As part of our Local Access programme, which we’re running in partnership with Big Society Capital, we have invited twelve places to develop proposals for how a blend of grant and repayable finance could benefit their local social economy. Last week, we brought representatives from all twelve places together at Moseley Community Hub in Birmingham. The purpose of this day was to facilitate the building of relationships and the sharing of knowledge, ideas and aspirations in the hope that this would enhance everyone’s thinking and enable connections that can outlive this programme.
So rather than frontloading the event with more content from our side, we spent the morning hearing short portraits from all places. In the afternoon, places had the chance to sit down with members from our Advisory Board to speak with a ‘critical friend’ as well as join a session on partnership development with Collaborate CIC. The Local Access team stepped out of the room for the afternoon sessions as we wanted to create a space for places to work on their challenges without us looking over their shoulders.
There’s a lot for us to reflect on and learn from this event. Here are our two main take-aways.
Competitors can collaborate (though let’s not pretend the competition away)
We knew that it was somewhat unusual to bring people together who are effectively in a competitive process. However, the twelve places are very different from each other, and the people in the local partnerships have such a breadth of knowledge and experience, that we felt there was much more to gain from linking people up than not. In an anonymous survey we sent out after the event, most people said they felt there was a lot of respect, mutual support and a genuinely open spirit in the room. We felt encouraged by this, as our hope for this stage of the programme had been to make it valuable for places regardless of whether they are selected for investment later this year.
Participants during an ice-breaker
However, it’s also important to recognise that the competitive nature of the process did of course shape how people interacted. As one participant described it:
“There was a sense that we were all ‘in it’ together. However, during question time there was a tension between asking helpful questions (that would provide constructive feedback and move things along) and asking or answering questions in a way that could reveal ‘weakness’ to the rest. There was also a tension between being too ‘slick’ and ‘selling’ our places vs. providing a balanced insight into challenges and opportunities with [Local Access] funding in our place.”
This sense of competition is inevitably part of the process we’ve designed. It can be difficult for places to work out how much they want to share with others at this stage, particularly when the parameters we have set are so open. We essentially trust places to work out what they need rather than prescribing what proposals should look like. Which brings us to our second point.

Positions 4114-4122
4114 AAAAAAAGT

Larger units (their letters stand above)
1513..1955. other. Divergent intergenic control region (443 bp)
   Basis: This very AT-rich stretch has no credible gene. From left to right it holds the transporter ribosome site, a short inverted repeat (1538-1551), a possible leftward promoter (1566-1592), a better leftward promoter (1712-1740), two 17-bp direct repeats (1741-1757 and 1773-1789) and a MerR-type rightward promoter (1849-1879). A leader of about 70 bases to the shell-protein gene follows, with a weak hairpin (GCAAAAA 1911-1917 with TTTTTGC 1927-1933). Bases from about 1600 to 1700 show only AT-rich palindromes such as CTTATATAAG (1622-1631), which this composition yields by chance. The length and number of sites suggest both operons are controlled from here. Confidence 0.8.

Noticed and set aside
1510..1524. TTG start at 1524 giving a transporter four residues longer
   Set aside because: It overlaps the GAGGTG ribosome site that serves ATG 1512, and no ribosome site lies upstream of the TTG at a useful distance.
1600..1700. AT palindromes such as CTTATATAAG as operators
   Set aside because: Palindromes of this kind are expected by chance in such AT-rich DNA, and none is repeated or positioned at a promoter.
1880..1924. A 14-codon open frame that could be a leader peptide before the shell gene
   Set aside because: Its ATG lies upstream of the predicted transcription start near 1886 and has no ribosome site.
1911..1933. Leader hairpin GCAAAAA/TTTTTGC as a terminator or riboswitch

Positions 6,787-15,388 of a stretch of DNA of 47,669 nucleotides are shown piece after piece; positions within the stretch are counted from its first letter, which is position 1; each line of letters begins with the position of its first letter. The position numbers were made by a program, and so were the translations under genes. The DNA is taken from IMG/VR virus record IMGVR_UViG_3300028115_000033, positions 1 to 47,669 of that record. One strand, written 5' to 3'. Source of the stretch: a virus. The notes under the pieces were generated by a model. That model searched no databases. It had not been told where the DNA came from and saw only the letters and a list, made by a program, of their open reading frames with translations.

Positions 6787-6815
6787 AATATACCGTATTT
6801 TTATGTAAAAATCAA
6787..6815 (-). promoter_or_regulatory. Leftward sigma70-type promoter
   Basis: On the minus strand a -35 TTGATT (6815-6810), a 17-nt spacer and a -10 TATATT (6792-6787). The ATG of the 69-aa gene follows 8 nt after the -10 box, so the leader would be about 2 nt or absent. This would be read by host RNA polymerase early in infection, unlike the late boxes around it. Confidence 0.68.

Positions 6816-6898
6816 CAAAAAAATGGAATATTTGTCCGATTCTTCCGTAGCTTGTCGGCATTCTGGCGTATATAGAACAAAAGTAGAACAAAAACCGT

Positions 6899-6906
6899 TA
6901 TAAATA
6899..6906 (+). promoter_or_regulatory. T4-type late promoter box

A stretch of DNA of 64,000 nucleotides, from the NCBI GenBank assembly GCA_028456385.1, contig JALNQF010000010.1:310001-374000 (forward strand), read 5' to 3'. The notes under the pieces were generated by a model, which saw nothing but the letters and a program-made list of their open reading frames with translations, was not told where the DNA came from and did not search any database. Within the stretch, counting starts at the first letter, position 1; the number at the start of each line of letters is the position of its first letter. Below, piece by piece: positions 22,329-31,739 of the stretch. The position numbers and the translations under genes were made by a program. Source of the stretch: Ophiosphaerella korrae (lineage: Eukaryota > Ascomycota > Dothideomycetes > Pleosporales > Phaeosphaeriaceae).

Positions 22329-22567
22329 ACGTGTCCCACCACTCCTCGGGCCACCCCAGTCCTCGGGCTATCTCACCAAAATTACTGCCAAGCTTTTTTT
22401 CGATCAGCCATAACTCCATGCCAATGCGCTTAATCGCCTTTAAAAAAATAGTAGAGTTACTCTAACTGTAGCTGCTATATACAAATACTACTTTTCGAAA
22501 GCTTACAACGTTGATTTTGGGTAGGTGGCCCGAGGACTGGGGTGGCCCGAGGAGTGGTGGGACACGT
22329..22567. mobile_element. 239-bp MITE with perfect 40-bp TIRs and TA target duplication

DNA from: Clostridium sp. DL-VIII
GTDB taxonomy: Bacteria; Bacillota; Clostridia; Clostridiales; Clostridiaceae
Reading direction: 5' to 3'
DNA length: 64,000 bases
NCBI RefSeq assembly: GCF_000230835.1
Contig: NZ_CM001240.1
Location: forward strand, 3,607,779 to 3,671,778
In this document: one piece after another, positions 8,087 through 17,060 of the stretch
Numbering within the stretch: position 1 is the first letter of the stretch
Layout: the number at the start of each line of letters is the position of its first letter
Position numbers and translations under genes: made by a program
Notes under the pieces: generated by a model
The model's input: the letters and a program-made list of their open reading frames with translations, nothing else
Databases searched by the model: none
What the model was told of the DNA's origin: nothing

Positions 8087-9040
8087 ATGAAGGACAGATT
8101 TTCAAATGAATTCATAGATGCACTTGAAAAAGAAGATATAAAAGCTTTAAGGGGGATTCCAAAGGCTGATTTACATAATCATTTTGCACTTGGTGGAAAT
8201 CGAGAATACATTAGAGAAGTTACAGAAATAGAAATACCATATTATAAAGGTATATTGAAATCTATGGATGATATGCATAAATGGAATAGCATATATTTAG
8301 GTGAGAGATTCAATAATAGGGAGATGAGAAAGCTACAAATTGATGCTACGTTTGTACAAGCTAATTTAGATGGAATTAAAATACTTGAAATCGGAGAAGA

Understeering can be as unhelpful as oversteering
“[Without more clarity on what Access and BSC are looking for at a national level], it’s difficult to know how to focus our efforts and it feels a bit like fumbling in the dark. Each place could do a multitude of things, but it needs a lead on focus to do what so it complements other places.”
We recognise this challenge and have spent much time deliberating about it. In the process of designing Local Access, we have regularly come up against the temptation to set a more prescriptive process with a strict set of criteria that can be addressed in a written application. We know this would make things more straightforward for places – but it might also limit people’s thinking to what they think we want to hear and produce twelve proposals that all look very similar. Which is not an outcome we are hoping for – the twelve places are wildly different, and the same approaches won’t necessarily work in all of them.
Place representatives in conversation during a group exercise.
For us, place-based working is as much about the process of building relationships, developing a vision and creating the space for lots of different perspectives to contribute as it is about the content of the proposals we will receive. So the way places go about developing their proposals will be a key focus in our assessment process (hence bringing in Collaborate CIC to provide some support on developing sustainable partnerships). This can feel counterintuitive for people used to outcome-driven funding processes (which we are still unlearning ourselves). This approach is much harder to define, let alone assess, and challenges our current way of thinking about the basis on which decisions about funding should be made.
What we are learning through Local Access is that as much as we want to put places in the driving seat of developing proposals, we also have to recognise that the absence of set criteria for proposals makes the narrowing of ideas more difficult for places and our decision-making more subjective. We will be reflecting further on how we can find the right balance between creating the space for places to define what is right for them and being more forthcoming about our expectations without steering places in a direction that might not be relevant to their context.